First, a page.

Thursday, 02 February 2023

Department of Insurance proposes major course correction on auto insurance group discounts

The California Department of Insurance has released proposed regulations to reform how insurance companies offer group discounts based on occupation, education, and other arbitrary factors that historically have not been available to drivers in less-affluent and more diverse communities.

If adopted, this would be the first major change to the use of so-called “affinity group” discounts since California voters approved Proposition 103 in 1988, outlawing “redlining” and other forms of discrimination in insurance.

The department drafted the new regulations after Insurance Commissioner Ricardo Lara ordered the first-ever investigation of group discounts in the Department’s history.

A survey of insured vehicles found that one-quarter of Californians receive an affinity group premium reduction ranging from 1.5 percent to 25.9 percent depending on the insurer and group.

The data shows that participation in group discount programs decreases with income and education level, with those living in ZIP Codes with average income above $49,000 more than twice as likely to receive discounts as those in ZIP Codes with average income of $22,500 or below. In some areas of Los Angeles, San Diego, and the Bay Area, participation in group discount programs in high-income ZIP Codes was three to four times higher.

“The department’s historic investigation found that many insurance companies were effectively using group discounts to ‘cherry-pick’ members, giving some higher-income occupations a ‘fast pass’ while people of color and lower income motorists were left in the slow lane,” said Insurance Commissioner Ricardo Lara. “Thirty years ago, California voters banned ‘redlining’ practices that often meant the poorer you were, the more you paid for car insurance. We need a major course correction. These new rules of the road allow for group discounts as voters intended, but only if those groups are justified and non-discriminatory.”

Other key findings from the Department’s investigation:

– Motorists in affinity groups are more likely to reside in ZIP Codes with a predominantly non-Hispanic white population.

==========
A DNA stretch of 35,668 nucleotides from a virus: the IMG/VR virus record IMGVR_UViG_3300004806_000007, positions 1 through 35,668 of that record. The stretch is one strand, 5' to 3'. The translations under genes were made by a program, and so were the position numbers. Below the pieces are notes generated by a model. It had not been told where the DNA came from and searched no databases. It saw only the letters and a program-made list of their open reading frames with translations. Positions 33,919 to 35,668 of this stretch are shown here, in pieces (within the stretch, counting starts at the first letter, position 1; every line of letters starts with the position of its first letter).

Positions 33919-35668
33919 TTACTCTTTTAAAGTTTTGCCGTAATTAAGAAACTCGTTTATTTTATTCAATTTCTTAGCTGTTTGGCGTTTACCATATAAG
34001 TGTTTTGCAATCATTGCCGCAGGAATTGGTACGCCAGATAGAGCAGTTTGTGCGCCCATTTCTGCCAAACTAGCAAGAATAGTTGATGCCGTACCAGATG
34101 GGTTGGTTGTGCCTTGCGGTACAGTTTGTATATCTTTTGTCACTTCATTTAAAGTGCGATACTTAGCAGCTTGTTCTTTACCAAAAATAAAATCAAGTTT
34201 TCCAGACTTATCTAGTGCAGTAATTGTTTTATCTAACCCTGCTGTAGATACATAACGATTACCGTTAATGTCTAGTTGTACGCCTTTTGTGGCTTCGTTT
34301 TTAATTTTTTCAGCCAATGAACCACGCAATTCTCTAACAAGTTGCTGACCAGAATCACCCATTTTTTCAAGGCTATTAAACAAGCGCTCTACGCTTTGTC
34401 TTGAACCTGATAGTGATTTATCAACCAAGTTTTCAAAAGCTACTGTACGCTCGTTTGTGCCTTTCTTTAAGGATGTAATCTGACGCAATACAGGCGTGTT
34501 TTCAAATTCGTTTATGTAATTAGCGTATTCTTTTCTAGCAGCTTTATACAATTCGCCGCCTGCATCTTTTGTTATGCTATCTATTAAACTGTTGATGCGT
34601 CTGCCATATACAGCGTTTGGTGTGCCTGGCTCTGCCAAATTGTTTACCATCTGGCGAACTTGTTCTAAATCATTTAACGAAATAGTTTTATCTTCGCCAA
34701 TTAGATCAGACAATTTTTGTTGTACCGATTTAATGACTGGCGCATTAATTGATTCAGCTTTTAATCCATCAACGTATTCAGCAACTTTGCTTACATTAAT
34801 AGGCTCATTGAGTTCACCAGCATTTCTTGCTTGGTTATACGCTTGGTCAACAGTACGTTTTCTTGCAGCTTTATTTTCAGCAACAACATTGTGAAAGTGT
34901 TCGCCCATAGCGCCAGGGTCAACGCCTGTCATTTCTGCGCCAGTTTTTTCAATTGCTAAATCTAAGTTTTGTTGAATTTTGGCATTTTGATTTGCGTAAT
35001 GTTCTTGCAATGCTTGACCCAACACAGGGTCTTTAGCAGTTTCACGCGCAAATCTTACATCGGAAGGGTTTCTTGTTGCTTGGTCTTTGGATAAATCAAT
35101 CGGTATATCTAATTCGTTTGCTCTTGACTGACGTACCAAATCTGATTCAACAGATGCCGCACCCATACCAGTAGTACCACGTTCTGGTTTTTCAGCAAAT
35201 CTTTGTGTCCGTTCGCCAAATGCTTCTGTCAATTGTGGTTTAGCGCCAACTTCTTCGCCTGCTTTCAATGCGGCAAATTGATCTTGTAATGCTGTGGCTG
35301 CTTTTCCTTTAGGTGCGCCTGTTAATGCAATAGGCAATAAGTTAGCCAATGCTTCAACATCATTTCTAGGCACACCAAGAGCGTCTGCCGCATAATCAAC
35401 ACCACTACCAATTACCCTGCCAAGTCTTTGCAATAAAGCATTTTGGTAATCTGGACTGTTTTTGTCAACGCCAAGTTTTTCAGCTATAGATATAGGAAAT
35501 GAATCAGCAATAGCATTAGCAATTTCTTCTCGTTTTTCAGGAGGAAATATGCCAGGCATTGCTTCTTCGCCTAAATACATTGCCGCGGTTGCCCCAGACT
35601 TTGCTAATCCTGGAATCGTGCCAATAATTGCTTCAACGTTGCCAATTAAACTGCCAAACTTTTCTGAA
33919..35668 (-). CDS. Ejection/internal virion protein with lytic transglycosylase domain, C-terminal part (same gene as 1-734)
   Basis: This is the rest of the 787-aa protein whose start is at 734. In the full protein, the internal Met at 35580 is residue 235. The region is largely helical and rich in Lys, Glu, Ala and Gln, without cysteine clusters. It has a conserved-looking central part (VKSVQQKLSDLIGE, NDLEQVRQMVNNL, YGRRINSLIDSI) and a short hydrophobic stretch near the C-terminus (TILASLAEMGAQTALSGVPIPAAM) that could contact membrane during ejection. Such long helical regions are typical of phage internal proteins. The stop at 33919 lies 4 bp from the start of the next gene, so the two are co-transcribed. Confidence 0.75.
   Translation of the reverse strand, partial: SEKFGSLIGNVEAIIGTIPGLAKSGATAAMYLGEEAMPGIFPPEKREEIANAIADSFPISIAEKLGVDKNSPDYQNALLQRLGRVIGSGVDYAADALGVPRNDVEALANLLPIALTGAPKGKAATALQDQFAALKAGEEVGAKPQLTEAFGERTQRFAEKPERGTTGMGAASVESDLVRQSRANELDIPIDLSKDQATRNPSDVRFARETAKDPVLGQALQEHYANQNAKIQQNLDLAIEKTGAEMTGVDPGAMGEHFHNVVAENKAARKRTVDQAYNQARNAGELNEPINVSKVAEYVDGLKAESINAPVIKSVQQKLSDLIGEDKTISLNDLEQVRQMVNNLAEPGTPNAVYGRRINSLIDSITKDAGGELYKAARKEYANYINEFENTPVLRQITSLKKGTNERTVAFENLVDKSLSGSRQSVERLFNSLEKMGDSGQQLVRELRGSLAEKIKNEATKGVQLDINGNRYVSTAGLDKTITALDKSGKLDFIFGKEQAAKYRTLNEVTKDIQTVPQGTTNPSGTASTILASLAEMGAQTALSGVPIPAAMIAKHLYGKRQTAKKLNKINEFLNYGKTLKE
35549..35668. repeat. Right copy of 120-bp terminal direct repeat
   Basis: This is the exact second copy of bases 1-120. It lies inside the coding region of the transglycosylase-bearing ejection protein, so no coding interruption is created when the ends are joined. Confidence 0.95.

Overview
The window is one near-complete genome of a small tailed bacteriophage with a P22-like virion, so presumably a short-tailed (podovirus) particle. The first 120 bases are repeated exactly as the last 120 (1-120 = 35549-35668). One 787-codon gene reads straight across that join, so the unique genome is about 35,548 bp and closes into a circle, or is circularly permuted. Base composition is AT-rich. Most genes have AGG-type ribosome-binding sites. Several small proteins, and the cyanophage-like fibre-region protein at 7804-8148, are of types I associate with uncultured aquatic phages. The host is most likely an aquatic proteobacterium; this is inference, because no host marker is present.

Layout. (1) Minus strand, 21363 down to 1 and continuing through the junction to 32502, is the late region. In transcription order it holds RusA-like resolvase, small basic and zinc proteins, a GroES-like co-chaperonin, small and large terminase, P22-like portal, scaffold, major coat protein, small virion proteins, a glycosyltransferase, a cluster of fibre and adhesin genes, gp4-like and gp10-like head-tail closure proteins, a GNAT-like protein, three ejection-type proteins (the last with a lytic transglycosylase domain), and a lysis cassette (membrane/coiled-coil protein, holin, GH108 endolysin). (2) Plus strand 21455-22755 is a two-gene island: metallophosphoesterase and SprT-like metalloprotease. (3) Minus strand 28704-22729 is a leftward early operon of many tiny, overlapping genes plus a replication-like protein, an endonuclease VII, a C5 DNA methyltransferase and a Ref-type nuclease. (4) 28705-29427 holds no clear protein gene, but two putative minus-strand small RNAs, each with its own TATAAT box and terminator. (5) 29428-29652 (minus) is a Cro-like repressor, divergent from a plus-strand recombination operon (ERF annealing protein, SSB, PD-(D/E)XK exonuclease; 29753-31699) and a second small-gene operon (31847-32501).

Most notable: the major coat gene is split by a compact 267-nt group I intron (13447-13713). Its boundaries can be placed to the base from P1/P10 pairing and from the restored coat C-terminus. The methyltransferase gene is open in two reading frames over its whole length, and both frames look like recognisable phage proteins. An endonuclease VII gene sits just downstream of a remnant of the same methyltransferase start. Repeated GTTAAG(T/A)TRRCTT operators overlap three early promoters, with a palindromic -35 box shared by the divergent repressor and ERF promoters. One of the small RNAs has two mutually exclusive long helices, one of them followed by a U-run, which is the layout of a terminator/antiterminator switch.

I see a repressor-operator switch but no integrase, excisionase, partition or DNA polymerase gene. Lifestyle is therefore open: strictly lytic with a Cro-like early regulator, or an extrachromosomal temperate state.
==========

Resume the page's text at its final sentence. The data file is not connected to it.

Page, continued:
– Three-quarters of motorists residing in underserved communities were not in an affinity group, compared to 57 percent for the rest of the state.
– Motorists in affinity groups are more likely to reside in ZIP Codes with a higher average educational attainment. Only 28 percent of those living in areas with the lowest number of college degrees receive discounts, compared to 56 percent for those where half or more have college degrees.

Proposition 103 permits groups to exist, but the Department’s proposed regulations would ensure that groups are offered equally to persons regardless of sex, race, color, religion, ancestry, national origin, disability, medical condition, genetic information, marital status, sexual orientation, primary language, immigration status, occupation, educational attainment, or income level.

This proposed action would effectively ensure that all Californians have access to insurance group discounts as intended by Proposition 103.

The department will hold a prenotice workshop on the proposed regulations on Tuesday, January 28, 2020, at the Ronald Reagan State Building in Los Angeles.

The purpose of the prenotice workshop is to provide interested and affected stakeholders an opportunity to present comments regarding the proposed regulation changes and how rates and rating practices are used for group private passenger automobile insurance in California.

The Department of Insurance is responsible for the review and approval of automobile insurance premiums in the state to ensure they are fair and based on objective factors.

Proposition 103 established the mandatory factors to be a driver’s driving safety record, miles driven, and years of driving experience, followed by optional factors that the Commissioner may permit for use in automobile insurance rating. This would be only the third major reform to the optional factors in the last decade.

In January 2019, the Department of Insurance prohibited the use of gender in private passenger automobile rate-setting in order to remove factors that are beyond a driver’s control.

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